Reef Aquarium Photography – Part 4 (The Use of Aperture)


ORA Acropora at f/2.8

A while back we started a series of articles about Reef Aquarium Photography. In Part 1, we discussed the difficulties of capturing the fish and corals with our cameras, as well as which equipment to consider if you want to take good pictures. Part 2 focused on camera modes, ISO settings, aperture, and white balance. The last article in the series, Reef Aquarium Photography Part 3, highlighted a few of the different lenses commonly used to photograph corals and fish. After writing these three articles, I began to discover a few more features that make a big difference in how the images turn out. The most important of these discoveries being the use of aperture, which is described below.

View more information on aperture, f-stops, and depth of field below. Followed by that is a gallery of images showing off different f-stops.

In a nutshell, aperture is used to change both the depth of field and the amount of light that reaches the image sensor. As the f-stop decreases, denoted as f/2.8 or some other number, the aperture increases. This allows more light into the camera and changes how blurry the background looks compared to the focal point. When I first got into aquarium photography, I was advised to use as low an f-stop as possible. This would give you a very small depth of field, meaning the background would be very blurry but the foreground sharp and in focus. This technique is mostly used to draw the most attention to the subject of the image. However, after months of experimenting, I’ve found that increase the f-stop, which by consequence decreases the aperture and broadens the depth of field, really captures reef aquarium livestock very well. The background isn’t blurred, allowing photo viewers to see more detail in the aquarium.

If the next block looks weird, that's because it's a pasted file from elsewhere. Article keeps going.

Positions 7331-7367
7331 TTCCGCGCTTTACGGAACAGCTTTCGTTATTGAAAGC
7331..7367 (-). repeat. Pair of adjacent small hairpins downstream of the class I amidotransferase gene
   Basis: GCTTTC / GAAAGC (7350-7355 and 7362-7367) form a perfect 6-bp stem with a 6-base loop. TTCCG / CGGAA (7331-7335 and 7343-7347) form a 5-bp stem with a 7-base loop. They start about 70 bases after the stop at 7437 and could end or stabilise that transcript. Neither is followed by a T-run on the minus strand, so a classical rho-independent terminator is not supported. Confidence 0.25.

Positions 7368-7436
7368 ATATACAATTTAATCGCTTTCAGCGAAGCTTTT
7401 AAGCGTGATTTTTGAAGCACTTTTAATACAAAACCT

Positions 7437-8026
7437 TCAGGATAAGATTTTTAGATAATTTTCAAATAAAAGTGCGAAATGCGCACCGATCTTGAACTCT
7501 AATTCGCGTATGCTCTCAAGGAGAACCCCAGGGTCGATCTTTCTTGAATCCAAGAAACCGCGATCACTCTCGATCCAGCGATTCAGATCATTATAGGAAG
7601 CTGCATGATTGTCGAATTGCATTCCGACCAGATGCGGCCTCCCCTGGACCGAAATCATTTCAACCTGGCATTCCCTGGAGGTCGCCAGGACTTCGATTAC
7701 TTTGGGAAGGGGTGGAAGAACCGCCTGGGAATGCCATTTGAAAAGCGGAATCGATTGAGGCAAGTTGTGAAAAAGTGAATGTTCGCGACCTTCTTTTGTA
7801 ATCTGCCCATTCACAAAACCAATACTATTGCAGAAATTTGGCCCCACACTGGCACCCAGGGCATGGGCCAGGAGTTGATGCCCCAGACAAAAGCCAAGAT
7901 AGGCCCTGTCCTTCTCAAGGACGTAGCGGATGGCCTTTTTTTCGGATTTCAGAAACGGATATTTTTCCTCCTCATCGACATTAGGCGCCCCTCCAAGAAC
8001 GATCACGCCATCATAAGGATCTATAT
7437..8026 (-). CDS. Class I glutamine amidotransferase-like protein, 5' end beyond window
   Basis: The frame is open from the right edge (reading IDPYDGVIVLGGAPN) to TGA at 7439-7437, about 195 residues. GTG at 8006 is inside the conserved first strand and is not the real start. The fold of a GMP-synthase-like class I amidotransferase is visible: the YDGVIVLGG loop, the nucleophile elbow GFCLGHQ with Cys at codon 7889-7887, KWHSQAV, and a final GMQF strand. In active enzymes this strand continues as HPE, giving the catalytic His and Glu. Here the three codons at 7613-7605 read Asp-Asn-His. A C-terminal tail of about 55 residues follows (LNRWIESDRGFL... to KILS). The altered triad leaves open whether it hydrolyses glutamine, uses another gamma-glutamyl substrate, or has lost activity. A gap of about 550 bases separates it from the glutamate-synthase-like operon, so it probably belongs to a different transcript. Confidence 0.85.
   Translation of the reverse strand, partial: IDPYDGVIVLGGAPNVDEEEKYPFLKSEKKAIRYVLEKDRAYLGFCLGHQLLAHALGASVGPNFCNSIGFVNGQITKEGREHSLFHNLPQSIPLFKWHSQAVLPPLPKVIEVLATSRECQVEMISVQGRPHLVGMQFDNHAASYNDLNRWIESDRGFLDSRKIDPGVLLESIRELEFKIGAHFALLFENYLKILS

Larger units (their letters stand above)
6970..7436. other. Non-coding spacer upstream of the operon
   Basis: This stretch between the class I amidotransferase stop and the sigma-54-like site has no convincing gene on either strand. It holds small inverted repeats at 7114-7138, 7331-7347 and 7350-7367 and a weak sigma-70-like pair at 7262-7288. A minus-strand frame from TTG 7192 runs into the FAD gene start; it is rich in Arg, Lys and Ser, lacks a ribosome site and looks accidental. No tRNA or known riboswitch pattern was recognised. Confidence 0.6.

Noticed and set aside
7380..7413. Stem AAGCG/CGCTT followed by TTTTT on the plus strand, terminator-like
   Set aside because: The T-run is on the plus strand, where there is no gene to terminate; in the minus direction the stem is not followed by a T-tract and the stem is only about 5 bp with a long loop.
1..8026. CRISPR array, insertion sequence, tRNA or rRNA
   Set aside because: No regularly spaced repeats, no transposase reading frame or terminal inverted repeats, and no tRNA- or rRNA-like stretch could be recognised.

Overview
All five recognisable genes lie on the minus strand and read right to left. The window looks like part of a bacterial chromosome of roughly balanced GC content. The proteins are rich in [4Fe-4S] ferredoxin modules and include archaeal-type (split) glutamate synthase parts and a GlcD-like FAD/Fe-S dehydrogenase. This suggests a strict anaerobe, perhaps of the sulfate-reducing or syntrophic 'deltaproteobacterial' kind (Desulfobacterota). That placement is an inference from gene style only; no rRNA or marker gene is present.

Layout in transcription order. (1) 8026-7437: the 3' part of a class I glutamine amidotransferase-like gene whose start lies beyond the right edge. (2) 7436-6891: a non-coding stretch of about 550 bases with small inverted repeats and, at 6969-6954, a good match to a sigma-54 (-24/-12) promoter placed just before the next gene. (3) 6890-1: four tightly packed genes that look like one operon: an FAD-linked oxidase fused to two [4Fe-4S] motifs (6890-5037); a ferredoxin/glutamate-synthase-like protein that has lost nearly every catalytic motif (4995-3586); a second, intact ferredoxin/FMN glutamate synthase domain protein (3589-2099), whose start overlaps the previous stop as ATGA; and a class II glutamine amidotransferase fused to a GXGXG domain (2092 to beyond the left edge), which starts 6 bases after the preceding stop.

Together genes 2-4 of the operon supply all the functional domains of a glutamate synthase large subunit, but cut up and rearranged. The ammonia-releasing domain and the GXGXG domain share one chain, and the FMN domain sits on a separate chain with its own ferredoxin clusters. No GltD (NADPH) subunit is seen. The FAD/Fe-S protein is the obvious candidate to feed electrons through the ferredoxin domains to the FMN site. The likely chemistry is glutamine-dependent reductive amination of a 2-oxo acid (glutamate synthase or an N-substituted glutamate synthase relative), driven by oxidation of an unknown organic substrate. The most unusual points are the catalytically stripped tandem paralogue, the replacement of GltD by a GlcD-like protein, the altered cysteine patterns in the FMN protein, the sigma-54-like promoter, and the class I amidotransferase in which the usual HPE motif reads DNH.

To illustrate my point, I have multiple photos (below) showing off the different f-stops of my camera and lens. The images are all of the exact same coral from the same distance, with the camera mounted to a tripod. The pictures are ordered from lowest f-stop to highest. Notice how the background becomes less blurry as the f-stop increases. Also notice how the images get darker as f-stop increases.


ORA Acropora at f/2.8


ORA Acropora at f/5


ORA Acropora at f/9


ORA Acropora at f/13


ORA Acropora at f/18


ORA Acropora at f/25


ORA Acropora at f/32


About Author